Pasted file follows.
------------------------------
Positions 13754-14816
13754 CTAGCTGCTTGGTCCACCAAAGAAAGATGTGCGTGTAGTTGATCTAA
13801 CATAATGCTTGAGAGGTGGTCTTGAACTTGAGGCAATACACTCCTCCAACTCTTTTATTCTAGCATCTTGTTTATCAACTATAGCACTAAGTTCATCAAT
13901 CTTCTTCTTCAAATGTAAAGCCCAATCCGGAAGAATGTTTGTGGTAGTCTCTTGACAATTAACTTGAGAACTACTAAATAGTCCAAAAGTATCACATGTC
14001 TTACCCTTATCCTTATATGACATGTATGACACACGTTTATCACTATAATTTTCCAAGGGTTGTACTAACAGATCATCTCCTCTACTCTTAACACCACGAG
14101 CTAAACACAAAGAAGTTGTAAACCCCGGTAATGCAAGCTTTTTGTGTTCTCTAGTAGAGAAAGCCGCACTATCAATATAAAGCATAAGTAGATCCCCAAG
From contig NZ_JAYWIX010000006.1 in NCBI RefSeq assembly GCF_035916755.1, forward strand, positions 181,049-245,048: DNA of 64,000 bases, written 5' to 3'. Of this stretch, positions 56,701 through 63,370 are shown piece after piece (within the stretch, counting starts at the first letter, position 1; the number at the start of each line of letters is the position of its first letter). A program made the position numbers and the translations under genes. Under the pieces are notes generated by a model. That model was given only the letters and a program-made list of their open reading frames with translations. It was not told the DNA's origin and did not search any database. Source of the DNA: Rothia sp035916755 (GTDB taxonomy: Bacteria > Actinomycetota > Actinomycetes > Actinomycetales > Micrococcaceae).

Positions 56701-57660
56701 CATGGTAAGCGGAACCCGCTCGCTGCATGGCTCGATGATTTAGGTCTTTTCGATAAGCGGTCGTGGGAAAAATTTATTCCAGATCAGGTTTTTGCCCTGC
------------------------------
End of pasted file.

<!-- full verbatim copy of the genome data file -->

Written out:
Positions 13754-14816
13754 CTAGCTGCTTGGTCCACCAAAGAAAGATGTGCGTGTAGTTGATCTAA
13801 CATAATGCTTGAGAGGTGGTCTTGAACTTGAGGCAATACACTCCTCCAACTCTTTTATTCTAGCATCTTGTTTATCAACTATAGCACTAAGTTCATCAAT
13901 CTTCTTCTTCAAATGTAAAGCCCAATCCGGAAGAATGTTTGTGGTAGTCTCTTGACAATTAACTTGAGAACTACTAAATAGTCCAAAAGTATCACATGTC
14001 TTACCCTTATCCTTATATGACATGTATGACACACGTTTATCACTATAATTTTCCAAGGGTTGTACTAACAGATCATCTCCTCTACTCTTAACACCACGAG
14101 CTAAACACAAAGAAGTTGTAAACCCCGGTAATGCAAGCTTTTTGTGTTCTCTAGTAGAGAAAGCCGCACTATCAATATAAAGCATAAGTAGATCCCCAAG
From contig NZ_JAYWIX010000006.1 in NCBI RefSeq assembly GCF_035916755.1, forward strand, positions 181,049-245,048: DNA of 64,000 bases, written 5' to 3'. Of this stretch, positions 56,701 through 63,370 are shown piece after piece (within the stretch, counting starts at the first letter, position 1; the number at the start of each line of letters is the position of its first letter). A program made the position numbers and the translations under genes. Under the pieces are notes generated by a model. That model was given only the letters and a program-made list of their open reading frames with translations. It was not told the DNA's origin and did not search any database. Source of the DNA: Rothia sp035916755 (GTDB taxonomy: Bacteria > Actinomycetota > Actinomycetes > Actinomycetales > Micrococcaceae).

Positions 56701-57660
56701 CATGGTAAGCGGAACCCGCTCGCTGCATGGCTCGATGATTTAGGTCTTTTCGATAAGCGGTCGTGGGAAAAATTTATTCCAGATCAGGTTTTTGCCCTGC